In fact I highly recommend also watching Netflix’s accompanying “making of” programme after you watch it to fully understand what went into achieving it and what a revelation it is for many from that community to see their own lives reflected on the small screen.
Israeli actress Shira Haas is remarkable as Esty, conveying her sense of being a misfit, simultaneously fragile and vulnerable as well as headstrong and brave. Fascinating and moving, it’s not like anything I’ve ever watched before. And in our era of content saturation, that’s quite a statement.
Devs – BBC iPlayer series
From the director of Ex-Machina and Annihilation, Alex Garland, comes another cerebral sci-fi offering, this time a series. Set in, and no doubt making a cynical comment on, Silicon Valley in San Francisco, it follows employee of tech company Amaya, Lily (Sonoya Mizuno) who goes on a quest to discover what’s behind its top-secret project, Devs, after a devastating incident involving her Russian coder boyfriend Sergei (Karl Glusman).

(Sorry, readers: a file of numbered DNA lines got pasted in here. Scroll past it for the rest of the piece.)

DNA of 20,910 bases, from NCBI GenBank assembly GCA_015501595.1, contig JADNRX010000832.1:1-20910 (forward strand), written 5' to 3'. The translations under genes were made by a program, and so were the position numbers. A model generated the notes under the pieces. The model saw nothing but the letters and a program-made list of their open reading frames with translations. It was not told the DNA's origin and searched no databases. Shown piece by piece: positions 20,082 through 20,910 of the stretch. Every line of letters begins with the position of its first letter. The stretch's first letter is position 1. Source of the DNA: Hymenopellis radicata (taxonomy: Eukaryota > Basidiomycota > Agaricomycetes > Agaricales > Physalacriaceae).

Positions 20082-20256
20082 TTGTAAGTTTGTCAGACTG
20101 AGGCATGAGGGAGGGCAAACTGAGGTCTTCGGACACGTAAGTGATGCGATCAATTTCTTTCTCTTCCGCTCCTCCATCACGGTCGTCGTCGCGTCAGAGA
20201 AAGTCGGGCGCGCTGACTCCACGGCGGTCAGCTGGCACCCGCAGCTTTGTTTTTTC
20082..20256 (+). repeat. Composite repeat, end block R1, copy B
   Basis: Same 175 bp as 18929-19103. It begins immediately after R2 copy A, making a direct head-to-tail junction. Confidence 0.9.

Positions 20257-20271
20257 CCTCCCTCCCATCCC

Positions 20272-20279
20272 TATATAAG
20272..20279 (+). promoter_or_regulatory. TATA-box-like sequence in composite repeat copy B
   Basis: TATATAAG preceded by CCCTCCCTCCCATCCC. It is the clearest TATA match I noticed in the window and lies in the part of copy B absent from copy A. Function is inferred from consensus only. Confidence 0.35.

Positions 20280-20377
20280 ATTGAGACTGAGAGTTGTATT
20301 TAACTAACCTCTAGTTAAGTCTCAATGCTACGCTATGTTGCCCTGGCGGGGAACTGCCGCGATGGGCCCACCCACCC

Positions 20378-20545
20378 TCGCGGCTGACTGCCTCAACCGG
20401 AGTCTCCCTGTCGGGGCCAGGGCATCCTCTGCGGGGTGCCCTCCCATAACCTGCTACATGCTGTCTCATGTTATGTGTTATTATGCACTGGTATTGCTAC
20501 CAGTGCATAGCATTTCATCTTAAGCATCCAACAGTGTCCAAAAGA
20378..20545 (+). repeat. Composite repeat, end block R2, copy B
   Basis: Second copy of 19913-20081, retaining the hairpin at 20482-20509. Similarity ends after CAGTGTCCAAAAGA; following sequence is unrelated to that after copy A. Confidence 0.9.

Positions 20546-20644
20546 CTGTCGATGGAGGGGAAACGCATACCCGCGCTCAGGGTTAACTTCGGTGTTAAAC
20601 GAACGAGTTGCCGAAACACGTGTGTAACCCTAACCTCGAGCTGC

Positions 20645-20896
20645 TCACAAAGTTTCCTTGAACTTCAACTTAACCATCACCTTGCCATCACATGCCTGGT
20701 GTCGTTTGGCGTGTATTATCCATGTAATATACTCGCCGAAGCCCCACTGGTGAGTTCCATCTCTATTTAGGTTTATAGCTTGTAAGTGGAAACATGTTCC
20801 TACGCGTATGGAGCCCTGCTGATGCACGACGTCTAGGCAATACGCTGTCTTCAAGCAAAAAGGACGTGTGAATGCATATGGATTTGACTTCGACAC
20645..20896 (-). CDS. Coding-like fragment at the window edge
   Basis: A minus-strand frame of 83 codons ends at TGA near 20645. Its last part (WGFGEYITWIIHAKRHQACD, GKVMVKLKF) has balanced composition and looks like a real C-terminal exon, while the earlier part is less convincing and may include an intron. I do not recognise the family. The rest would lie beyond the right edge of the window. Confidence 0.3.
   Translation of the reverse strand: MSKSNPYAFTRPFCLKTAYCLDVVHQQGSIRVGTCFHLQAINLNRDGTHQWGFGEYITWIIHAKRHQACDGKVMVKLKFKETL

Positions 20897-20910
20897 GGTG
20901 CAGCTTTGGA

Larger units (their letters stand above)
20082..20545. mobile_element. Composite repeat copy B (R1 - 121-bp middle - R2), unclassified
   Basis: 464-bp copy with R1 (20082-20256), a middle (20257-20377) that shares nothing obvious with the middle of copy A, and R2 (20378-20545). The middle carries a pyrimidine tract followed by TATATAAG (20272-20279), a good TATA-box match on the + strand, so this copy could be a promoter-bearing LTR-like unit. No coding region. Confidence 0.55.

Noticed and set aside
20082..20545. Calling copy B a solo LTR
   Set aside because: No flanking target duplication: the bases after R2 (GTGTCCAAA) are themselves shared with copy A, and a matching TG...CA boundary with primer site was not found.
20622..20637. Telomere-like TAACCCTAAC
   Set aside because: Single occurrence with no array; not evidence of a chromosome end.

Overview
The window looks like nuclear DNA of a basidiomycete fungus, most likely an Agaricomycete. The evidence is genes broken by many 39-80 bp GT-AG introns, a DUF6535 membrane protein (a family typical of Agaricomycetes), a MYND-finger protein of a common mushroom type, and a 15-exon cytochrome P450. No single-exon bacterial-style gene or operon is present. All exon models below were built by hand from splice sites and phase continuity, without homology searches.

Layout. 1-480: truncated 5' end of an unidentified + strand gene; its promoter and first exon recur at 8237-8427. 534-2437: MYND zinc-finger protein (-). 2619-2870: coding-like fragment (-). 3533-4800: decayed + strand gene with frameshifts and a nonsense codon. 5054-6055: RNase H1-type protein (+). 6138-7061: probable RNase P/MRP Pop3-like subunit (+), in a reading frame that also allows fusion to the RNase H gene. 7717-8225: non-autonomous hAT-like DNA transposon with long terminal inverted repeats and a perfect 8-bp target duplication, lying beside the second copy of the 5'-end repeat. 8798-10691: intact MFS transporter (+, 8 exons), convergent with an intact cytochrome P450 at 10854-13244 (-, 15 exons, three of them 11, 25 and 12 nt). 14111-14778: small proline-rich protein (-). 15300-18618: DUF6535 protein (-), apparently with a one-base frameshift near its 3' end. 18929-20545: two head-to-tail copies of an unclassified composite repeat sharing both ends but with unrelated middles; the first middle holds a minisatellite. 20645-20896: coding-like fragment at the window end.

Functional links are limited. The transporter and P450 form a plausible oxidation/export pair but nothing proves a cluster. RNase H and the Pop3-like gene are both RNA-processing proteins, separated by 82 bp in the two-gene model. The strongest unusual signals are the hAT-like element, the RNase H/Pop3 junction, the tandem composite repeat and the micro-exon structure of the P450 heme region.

The critique of big tech and its egocentric leaders is not too subtle, with the name of the project itself being Deus or God and the billionaire head honcho Forest (Nick Offerman) clearly having ideas of himself as a deity of sorts.
The whole thing is impeccably crafted aesthetically, almost to a fault – I sometimes found my attention waning as yet another scene unfolded, heavy with pregnant pauses and clever angled shots.
My tech-geek of a husband I think found it more enthralling, perhaps for the detail and lengths it goes to immerse you in a world of hackers, coding and technology he knows far more about than me (for reference he was also an obsessive fan of Mr Robot).
But overall I’d recommend giving it a watch for something to get your brain going down a mindbend of a wormhole Matrix-style plus for the badass edge to our fearless, androgynous lead in Sonoya.
What have you been watching lately? Share your recommendations for what we should watch and why!